No new cells for West County

By Lisa Dyas February 15, 2017

By John Gioia, Jane Fischberg and Claudia Jimenez

Contra Costa County needs greater investment in mental health treatment, job training, affordable housing, and youth services to help keep people from becoming incarcerated, not a larger West County jail.

Approving expensive new jail construction runs counter to the more fiscally responsible and humane strategy of investing greater resources in prevention and rehabilitation services. These cost-effective measures help keep people out of jail, reduce reoffending and improve public safety.

The recent 4-1 vote by the Board of Supervisors to spend $25 million in county funds and apply for $70 million from the state to add 416 high-security beds at the West County Detention Facility in Richmond comes at a time of budgetary uncertainty, with the county facing possible federal funding cutbacks from the new presidential administration.

The Prison Law Office, a well-respected nonprofit public interest law firm specializing in jail system reform, wrote to the Board of Supervisors  that “The county would better serve its population by expanding efforts to reduce the jail population instead of expanding the capacity of its jails.”

We could not agree more.

The county’s focus should be on spending our limited tax dollars on programs that are proven to keep people out of jail and help previously incarcerated individuals successfully re-enter their communities after serving time. This approach ultimately costs less and cuts crime.

The approved jail plan calls for spending $2 million more per year to hire additional sheriff deputies to staff an expanded jail. Those dollars should instead be invested in expanding programs proven to reduce incarceration, such as substance abuse treatment and Behavioral Health Court, which provides vital mental health treatment to people with chronic mental illness.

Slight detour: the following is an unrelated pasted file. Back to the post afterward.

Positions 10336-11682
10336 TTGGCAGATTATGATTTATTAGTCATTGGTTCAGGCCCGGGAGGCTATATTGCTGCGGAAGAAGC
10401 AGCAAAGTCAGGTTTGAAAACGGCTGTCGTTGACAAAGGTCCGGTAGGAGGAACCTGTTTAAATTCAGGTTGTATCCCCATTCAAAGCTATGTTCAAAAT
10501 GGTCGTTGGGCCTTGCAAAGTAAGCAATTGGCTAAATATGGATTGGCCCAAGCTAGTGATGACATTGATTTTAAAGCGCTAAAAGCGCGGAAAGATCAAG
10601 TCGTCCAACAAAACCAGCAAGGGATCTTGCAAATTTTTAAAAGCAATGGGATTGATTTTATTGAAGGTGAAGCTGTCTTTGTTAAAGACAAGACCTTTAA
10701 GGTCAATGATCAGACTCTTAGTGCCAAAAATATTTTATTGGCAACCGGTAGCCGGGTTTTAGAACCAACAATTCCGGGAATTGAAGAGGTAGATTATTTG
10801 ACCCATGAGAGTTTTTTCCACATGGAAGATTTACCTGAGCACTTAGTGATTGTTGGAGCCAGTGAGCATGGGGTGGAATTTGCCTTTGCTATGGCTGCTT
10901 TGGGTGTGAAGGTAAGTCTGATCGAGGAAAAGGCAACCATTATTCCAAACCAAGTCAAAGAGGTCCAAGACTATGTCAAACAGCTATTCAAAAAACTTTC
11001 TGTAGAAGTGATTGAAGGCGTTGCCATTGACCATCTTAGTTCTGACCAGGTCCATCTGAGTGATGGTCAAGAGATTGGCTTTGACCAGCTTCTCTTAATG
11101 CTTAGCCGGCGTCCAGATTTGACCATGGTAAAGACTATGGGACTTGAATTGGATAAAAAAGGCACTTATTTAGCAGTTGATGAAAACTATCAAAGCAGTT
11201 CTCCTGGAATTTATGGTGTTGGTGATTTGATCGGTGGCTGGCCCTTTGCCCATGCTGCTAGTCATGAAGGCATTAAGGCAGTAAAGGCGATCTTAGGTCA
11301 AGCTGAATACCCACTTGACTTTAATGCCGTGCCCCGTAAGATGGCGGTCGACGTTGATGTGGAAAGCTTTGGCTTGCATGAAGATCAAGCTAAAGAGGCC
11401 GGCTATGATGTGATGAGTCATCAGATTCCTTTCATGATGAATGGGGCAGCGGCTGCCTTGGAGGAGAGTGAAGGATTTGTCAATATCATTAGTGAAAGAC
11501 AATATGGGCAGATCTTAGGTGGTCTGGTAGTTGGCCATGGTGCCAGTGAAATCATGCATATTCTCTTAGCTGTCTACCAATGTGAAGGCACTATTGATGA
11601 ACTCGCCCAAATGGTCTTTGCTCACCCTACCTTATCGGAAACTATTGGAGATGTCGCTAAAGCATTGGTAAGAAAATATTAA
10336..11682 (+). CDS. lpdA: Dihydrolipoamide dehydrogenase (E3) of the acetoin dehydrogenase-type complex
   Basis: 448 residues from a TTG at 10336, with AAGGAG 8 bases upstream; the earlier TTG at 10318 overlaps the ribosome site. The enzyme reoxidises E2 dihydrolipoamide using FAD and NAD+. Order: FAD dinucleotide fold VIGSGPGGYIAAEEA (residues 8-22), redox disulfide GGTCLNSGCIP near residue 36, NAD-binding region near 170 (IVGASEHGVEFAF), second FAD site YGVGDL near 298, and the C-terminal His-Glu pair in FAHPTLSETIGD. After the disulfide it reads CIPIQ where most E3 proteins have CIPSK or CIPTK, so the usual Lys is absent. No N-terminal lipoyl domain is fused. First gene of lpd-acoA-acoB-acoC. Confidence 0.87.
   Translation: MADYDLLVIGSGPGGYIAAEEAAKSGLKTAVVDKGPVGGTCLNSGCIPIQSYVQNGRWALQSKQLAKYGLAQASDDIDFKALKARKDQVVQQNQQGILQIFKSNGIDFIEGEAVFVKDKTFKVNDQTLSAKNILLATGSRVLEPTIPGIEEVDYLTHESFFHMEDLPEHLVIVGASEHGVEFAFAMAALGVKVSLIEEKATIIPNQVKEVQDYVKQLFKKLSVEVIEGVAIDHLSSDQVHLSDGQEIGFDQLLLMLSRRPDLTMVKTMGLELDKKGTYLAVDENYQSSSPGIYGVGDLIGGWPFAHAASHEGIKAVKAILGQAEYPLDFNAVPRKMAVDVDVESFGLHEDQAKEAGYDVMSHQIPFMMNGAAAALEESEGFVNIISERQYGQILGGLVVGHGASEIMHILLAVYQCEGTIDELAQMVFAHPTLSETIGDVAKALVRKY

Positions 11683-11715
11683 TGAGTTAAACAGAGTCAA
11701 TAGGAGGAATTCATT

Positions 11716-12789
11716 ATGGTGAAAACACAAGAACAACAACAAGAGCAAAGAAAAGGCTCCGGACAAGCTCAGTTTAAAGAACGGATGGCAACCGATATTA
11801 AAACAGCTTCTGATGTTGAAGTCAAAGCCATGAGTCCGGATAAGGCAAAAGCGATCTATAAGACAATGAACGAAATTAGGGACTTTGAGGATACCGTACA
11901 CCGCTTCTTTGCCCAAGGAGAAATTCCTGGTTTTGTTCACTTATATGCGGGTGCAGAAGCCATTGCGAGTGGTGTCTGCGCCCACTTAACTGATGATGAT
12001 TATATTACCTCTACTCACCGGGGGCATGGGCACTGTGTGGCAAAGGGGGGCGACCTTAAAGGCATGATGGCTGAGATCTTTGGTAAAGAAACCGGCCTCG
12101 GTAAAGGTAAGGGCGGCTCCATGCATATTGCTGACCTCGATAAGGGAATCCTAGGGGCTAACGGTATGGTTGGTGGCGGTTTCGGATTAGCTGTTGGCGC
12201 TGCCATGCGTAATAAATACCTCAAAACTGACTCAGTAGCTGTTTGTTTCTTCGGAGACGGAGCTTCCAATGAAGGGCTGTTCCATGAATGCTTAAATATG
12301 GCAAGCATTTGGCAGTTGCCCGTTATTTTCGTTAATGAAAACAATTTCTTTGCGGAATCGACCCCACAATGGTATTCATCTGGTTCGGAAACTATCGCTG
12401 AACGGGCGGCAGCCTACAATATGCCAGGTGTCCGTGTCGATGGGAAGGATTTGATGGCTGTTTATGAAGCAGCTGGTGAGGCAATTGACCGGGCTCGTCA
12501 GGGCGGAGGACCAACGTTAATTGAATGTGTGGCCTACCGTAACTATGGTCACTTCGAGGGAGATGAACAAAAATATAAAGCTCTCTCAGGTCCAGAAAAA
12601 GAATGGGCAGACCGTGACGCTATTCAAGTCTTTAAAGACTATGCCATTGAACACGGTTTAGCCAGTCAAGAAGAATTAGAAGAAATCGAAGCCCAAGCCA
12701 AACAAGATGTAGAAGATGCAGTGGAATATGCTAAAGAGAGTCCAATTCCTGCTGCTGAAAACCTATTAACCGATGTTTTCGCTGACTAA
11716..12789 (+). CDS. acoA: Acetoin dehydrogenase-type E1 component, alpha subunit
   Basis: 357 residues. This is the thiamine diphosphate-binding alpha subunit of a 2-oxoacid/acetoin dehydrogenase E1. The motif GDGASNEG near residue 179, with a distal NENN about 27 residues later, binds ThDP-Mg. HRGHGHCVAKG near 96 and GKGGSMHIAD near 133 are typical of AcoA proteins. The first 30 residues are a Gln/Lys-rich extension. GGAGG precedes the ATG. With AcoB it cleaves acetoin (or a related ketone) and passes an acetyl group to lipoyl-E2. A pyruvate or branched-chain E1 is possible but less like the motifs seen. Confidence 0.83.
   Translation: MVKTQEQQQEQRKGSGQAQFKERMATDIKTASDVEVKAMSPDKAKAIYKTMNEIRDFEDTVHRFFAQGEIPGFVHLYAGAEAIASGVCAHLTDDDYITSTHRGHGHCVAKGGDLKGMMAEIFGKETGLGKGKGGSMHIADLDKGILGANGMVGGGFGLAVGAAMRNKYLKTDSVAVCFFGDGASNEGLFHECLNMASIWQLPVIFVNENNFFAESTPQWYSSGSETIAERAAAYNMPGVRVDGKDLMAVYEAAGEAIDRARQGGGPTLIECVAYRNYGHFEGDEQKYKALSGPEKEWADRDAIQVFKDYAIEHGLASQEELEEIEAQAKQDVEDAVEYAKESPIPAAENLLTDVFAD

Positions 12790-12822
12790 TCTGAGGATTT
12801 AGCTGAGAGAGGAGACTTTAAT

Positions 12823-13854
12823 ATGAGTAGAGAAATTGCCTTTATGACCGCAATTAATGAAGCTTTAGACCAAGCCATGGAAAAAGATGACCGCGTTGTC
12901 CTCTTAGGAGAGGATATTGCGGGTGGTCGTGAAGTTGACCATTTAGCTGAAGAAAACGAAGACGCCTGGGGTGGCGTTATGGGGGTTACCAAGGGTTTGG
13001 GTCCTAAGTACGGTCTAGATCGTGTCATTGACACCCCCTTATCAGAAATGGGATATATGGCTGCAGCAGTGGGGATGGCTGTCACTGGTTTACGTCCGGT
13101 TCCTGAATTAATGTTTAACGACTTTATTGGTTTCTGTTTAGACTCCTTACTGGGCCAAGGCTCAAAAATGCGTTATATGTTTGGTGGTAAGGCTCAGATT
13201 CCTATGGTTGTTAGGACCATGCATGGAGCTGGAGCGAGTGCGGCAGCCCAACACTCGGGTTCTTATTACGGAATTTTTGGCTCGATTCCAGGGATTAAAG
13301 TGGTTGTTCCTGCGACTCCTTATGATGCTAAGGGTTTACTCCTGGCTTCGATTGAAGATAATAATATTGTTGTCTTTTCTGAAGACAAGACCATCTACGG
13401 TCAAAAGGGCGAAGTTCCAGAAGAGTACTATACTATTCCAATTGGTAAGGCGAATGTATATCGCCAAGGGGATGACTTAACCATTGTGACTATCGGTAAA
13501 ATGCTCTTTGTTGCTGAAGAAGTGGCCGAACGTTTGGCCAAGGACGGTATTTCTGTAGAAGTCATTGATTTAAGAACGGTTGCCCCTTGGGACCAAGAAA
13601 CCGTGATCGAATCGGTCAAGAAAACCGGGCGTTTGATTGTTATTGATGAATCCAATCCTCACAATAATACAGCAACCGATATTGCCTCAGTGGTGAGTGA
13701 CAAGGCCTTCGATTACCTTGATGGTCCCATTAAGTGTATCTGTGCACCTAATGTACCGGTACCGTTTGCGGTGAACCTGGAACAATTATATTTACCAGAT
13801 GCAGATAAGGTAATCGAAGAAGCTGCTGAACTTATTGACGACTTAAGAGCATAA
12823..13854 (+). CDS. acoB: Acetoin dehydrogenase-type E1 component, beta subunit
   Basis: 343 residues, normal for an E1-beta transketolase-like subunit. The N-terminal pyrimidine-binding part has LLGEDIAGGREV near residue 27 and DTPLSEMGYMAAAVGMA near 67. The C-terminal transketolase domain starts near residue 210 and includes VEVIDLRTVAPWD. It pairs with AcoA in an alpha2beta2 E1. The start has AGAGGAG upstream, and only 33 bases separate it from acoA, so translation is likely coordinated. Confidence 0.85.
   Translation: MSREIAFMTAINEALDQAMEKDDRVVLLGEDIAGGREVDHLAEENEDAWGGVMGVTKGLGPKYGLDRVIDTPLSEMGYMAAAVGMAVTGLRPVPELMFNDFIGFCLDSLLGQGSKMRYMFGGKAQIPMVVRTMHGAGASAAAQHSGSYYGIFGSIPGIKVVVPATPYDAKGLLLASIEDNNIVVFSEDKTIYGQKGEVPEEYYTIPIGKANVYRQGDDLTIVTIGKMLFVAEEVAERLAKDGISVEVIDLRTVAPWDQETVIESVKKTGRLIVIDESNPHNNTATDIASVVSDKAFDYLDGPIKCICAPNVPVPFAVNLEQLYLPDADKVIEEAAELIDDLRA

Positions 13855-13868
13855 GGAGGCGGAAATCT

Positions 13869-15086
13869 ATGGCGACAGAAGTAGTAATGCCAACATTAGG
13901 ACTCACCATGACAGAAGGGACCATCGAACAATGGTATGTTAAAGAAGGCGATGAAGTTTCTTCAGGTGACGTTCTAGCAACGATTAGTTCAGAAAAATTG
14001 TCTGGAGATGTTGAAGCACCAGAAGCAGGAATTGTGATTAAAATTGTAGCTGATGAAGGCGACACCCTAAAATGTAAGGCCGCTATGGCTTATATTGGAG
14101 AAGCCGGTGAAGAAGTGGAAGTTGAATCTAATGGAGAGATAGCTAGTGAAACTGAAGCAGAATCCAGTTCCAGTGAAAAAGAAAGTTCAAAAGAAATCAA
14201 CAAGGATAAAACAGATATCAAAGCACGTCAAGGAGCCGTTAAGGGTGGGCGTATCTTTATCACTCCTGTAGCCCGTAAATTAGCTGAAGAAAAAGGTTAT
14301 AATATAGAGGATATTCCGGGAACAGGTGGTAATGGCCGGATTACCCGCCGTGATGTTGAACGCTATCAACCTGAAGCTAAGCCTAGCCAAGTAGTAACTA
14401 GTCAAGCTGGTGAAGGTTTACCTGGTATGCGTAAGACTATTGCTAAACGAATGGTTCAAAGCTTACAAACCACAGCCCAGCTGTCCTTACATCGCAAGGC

This is a more cost-effective and humane approach.

Another way to reduce our jail population and improve public safety is to reform our bail system, which currently uses the ability to pay for bail as the primary factor in deciding who should remain incarcerated while awaiting trial.

A wiser system, gaining popularity, is to base incarceration while awaiting trial on the risk of reoffending or fleeing. Approximately 70 percent of those in county jail haven’t been convicted and are awaiting trial, many for lower level non-violent drug or property offenses.

Also, the sheriff can create capacity in the West County jail instead of building new cells. Nearly 200 individuals are being held for possible deportation at the West County jail under a sheriff’s contract with the U.S. Department of Justice to house ICE (Immigration and Customs Enforcement) detainees.

That’s 20 percent of the jail’s capacity that could be used to meet the county’s needs, not the federal government’s.

Contra Costa is the only Bay Area county with such a contract. This cooperation with ICE should end. It erodes our hard-working immigrant community’s trust in local law enforcement and county government.

Health and social service community agencies report that many immigrants have cancelled appointments out of anxiety, fear of deportation, or mistrust — not getting critical care.

Sheriff David Livingston’s cooperation with ICE, and traveling to Washington D.C. and meeting with controversial Attorney General Jeff Sessions on the day of the Board of Supervisor’s jail vote have further eroded community trust.

We can do better.

The community has a chance to express its opposition to this unwise jail expansion project when the issue comes back to the Board of Supervisors after the state decides whether to support the funding request.

Please speak out in favor of policies that invest our tax dollars in effective prevention programs, not costly jail construction.

John Gioia is a Contra Costa supervisor. Jane Fischberg is CEO of Rubicon Programs. Claudia Jimenez is with the Contra Costa Racial Justice Coalition.

This commentary appeared in the East Bay Times on February 14, 2017

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The Crisis in Black Education | Early Disparities

By Lisa Dyas February 3, 2017